What are the implications of IR35 changes?

The new IR35 rules have the potential to significantly impact contractors, resulting in higher tax liabilities and reduced take-home pay. Here are some key implications:

  1. Increased tax liabilities: Contractors deemed to fall inside IR35 will be subject to the same tax levels as employees, without receiving the associated benefits and job security. This can lead to a higher tax burden for contractors, reducing their net earnings.
  2. Lower take-home pay: Due to the increased tax liabilities, contractors may experience a decrease in their take-home pay. To compensate for this, they may need to raise their fees when negotiating contracts with their clients.
  3. Retrospective tax investigations: The implementation of the new IR35 rules could trigger investigations into previous decisions made by contractors’ Personal Service Companies (PSCs). This may result in potential retrospective tax bills if HMRC determines that contractors should have been operating within IR35 in the past.
  4. Conservative IR35 determinations: Some end-clients may choose to take a cautious approach and classify all contractors as falling within IR35 to safeguard their own tax positions. This means they would be responsible for paying employer National Insurance Contributions (NICs), prioritizing tax compliance over engaging contractors.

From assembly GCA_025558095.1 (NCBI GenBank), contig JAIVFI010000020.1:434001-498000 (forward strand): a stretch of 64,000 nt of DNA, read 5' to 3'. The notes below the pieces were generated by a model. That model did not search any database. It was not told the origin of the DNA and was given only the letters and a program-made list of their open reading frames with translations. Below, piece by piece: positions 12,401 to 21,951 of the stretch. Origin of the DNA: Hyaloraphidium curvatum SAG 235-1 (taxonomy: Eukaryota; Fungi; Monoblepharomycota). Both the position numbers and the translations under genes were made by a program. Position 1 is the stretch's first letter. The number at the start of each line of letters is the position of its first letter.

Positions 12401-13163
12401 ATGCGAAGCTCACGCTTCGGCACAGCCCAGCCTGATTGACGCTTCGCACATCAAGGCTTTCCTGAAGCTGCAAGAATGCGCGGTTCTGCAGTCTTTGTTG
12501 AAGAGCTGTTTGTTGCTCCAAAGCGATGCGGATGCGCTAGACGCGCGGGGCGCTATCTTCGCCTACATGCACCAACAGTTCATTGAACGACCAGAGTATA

Given the complexity and potential consequences of the new IR35 rules, seeking professional advice is crucial. Specialist teams, such as those at Real Business Rescue, can provide expert guidance, understanding HMRC’s systems and procedures, and help contractors navigate the changes effectively.

Conclusion

The April 2020 rules have brought significant changes to the IR35 legislation, particularly in the way contractors operating through Personal Service Companies (PSCs) are classified for tax purposes. With the shift in responsibility for determining employment status from contractors to engagers, medium and large businesses in the private sector now bear the responsibility of assessing whether a contractor should be treated as an employee or self-employed.

This change has potential implications for both contractors and engagers. Contractors may face higher tax liabilities, reduced take-home pay, and the need to adjust their fees to compensate for the changes.

Engagers, on the other hand, must navigate the assessment process using HMRC’s CEST tool, which has faced criticism for its simplicity and reliability. It is important for both parties to seek professional advice and understand the intricacies of the new rules to ensure compliance and mitigate any potential risks.

Insolvency & Restructuring Expert at Business Insolvency Helpline | + posts

With over three decades of experience in the business and turnaround sector, Steve Jones is one of the founders of Business Insolvency Helpline. With specialist knowledge of Insolvency, Liquidations, Administration, Pre-packs, CVA, MVL, Restructuring Advice and Company investment.